The Head Start REDI Program vs. Business as usual

0 Days

Full sample;
326 students

0.30

0.37

No

--


Evidence Tier rating based solely on this study. This intervention may achieve a higher tier when combined with the full body of evidence.

Characteristics of study sample as reported by study author.


  • Female: 54%
    Male: 46%

  • Rural, Suburban, Urban
    • B
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    Pennsylvania
  • Race
    Black
    25%
  • Ethnicity
    Hispanic    
    17%
    Not Hispanic or Latino    
    93%

Setting

The intervention was administered in 44 classrooms across 25 Head Start centers in three counties in the state of Pennsylvania. One county was located in the southeastern part of the state and included an urban area surrounded by smaller communities. The other two counties were from the central part of the state, and included small towns and rural areas.

Study sample

A total of 17% of the sample students identified as Hispanic and 25% of the sample identified as African American. Approximately 54% of the sample were female. The authors explained that across the intervention and comparison groups student ethnicity was relatively similar, with 39% of students in the intervention group and 45% in the comparison condition being from a minority group. No other sample characteristics were reported.

Intervention Group

The intervention was the Head Start REDI program, which is designed as a supplement to existing Head Start programs using the High/Scope or Creative Curriculum. The intervention is intended to promote teachers’ use of evidence-based practices to support child development of social-emotional skills as well as language abilities. The program was integrated into regular classroom practices ranging from the regular classroom curriculum, circle time, and other classroom activities. The REDI program is focused on four domains that consist of (a) prosocial friendship skills, (b) emotional understanding and emotional expression skills, (c) self-control (e.g., the capacity to inhibit impulsive behavior and organize goal-directed activity), and (d) problem-solving skills, including interpersonal negotiation and conflict resolution skills. The REDI intervention consists of four main components. One component involves social-emotional skill enrichment, and these skills are conveyed to children through the 33 lessons of the PATHS curriculum delivered during class circle time. A second component involves language/emergency literacy skill enrichment which targets children’s vocabulary, syntax, phonological awareness, and print awareness. This component is conveyed through a shared reading program based on that developed by Wasik and Bond (2001) that involves presenting two books per week, with each book containing targeted vocabulary words. Phonological awareness and print knowledge are covered using Sound Games. The third component is training and professional development of teachers (see the ‘Support for Implementation’ section below). The fourth component involves take-home packets provided to parents. These packets include parenting tips and learning activities that parents can provide at home.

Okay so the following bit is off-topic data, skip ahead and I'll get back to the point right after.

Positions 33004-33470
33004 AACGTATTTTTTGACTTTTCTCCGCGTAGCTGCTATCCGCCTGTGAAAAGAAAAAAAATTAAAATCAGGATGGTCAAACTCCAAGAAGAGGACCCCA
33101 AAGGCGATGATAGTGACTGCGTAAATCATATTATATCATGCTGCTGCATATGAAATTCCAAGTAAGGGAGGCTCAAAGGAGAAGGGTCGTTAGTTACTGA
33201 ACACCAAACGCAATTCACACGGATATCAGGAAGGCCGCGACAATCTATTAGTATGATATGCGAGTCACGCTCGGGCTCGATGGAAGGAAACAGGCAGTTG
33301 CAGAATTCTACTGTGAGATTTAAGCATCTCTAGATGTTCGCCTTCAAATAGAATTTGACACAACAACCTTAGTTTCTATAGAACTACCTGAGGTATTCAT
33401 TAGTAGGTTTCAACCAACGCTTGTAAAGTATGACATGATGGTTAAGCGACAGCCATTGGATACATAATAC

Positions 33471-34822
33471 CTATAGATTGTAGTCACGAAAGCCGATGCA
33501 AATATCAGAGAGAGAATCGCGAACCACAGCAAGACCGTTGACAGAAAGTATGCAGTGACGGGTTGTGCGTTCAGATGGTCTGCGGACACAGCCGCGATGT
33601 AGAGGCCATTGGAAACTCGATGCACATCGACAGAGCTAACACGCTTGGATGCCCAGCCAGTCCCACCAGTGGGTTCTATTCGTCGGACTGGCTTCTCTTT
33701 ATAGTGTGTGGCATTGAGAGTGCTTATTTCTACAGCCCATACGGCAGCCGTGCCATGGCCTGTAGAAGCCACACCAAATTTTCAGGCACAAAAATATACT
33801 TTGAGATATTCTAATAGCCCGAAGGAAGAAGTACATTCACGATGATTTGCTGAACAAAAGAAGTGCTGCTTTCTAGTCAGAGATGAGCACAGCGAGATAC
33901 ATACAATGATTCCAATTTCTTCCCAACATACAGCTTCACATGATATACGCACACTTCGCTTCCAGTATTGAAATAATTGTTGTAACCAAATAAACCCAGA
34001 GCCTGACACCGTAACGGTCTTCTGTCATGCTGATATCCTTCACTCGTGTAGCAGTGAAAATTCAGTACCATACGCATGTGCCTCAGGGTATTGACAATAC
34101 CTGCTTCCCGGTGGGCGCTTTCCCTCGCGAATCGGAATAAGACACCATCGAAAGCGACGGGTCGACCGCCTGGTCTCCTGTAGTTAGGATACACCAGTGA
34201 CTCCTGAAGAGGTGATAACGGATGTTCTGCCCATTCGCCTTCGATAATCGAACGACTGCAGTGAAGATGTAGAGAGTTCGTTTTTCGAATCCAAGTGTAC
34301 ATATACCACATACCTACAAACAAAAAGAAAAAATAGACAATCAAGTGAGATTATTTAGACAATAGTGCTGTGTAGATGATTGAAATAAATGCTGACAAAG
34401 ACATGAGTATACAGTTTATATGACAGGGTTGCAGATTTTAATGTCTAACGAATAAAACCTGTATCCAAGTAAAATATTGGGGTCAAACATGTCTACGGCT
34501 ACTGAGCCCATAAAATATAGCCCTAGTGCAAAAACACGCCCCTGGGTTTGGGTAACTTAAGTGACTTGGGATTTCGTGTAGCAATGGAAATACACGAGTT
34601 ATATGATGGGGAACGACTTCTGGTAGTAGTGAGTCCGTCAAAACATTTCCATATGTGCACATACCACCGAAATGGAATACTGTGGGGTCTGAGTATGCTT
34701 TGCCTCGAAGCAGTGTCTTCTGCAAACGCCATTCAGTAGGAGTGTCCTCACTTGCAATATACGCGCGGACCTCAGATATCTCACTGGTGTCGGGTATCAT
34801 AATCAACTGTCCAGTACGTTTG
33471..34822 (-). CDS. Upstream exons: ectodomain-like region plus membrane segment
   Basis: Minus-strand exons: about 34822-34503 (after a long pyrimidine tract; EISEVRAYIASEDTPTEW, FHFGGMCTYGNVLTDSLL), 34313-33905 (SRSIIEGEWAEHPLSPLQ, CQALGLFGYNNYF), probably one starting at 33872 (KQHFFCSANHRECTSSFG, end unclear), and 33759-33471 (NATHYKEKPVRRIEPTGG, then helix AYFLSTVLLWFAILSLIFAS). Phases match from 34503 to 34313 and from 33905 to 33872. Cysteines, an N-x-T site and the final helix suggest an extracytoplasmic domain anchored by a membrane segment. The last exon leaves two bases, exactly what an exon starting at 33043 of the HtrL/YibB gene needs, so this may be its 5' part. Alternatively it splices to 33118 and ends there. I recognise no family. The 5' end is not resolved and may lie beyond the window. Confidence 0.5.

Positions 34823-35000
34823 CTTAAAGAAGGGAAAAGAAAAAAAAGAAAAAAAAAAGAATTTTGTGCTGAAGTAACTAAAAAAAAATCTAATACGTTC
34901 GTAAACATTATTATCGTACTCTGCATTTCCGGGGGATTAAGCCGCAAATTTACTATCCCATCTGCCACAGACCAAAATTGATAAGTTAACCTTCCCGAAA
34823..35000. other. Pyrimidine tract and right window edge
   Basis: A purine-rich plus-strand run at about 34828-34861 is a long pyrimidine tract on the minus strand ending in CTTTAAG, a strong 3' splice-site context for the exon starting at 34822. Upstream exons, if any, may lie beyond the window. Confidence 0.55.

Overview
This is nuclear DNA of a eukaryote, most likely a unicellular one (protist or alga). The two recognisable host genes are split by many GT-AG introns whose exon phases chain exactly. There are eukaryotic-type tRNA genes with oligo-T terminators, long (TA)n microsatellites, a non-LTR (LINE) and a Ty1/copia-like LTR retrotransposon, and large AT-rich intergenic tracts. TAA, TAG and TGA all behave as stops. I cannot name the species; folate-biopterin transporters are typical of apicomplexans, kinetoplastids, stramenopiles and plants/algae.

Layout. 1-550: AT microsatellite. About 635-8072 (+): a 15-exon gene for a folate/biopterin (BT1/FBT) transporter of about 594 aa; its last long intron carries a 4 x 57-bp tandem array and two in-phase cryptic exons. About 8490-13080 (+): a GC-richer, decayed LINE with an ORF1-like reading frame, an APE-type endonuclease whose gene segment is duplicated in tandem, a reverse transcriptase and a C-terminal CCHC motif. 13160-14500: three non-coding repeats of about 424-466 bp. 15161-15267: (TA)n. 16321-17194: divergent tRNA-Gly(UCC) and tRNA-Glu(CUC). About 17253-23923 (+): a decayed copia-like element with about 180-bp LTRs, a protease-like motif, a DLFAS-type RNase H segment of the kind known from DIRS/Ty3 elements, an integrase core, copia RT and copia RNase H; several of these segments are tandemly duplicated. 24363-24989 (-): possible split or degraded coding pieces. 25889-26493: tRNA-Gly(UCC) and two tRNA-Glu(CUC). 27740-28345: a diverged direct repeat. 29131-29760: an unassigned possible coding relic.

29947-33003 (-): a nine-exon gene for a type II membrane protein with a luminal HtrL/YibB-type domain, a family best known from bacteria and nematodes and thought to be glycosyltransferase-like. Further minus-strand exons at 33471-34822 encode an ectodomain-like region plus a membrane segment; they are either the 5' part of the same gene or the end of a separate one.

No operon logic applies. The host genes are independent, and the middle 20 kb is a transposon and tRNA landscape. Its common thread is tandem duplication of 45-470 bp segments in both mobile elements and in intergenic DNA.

Comparison Group

Teachers in the comparison classrooms used business-as-usual practices. All comparison classrooms also were located in Head Start centers, but teachers of those classrooms only used the High/Scope or Creative Curriculum, without supplementing that curriculum using REDI materials.

Support for implementation

Teachers received kits with REDI program materials and manuals to support implementation. Intervention teachers also received a 3-day professional development session conducted before the beginning of the intervention. Teachers also received weekly coaching support from REDI trainers, who supported program implementation. The authors explained that coaches spent approximately 3 hours in each classroom per week providing support. Intervention teachers were also given a 1-day booster session in January.

Reviewed: March 2009

At least one statistically significant positive finding
Meets WWC standards without reservations
Language development
Outcome
measure
Comparison Period Sample Intervention
mean
Comparison
mean
Significant? Improvement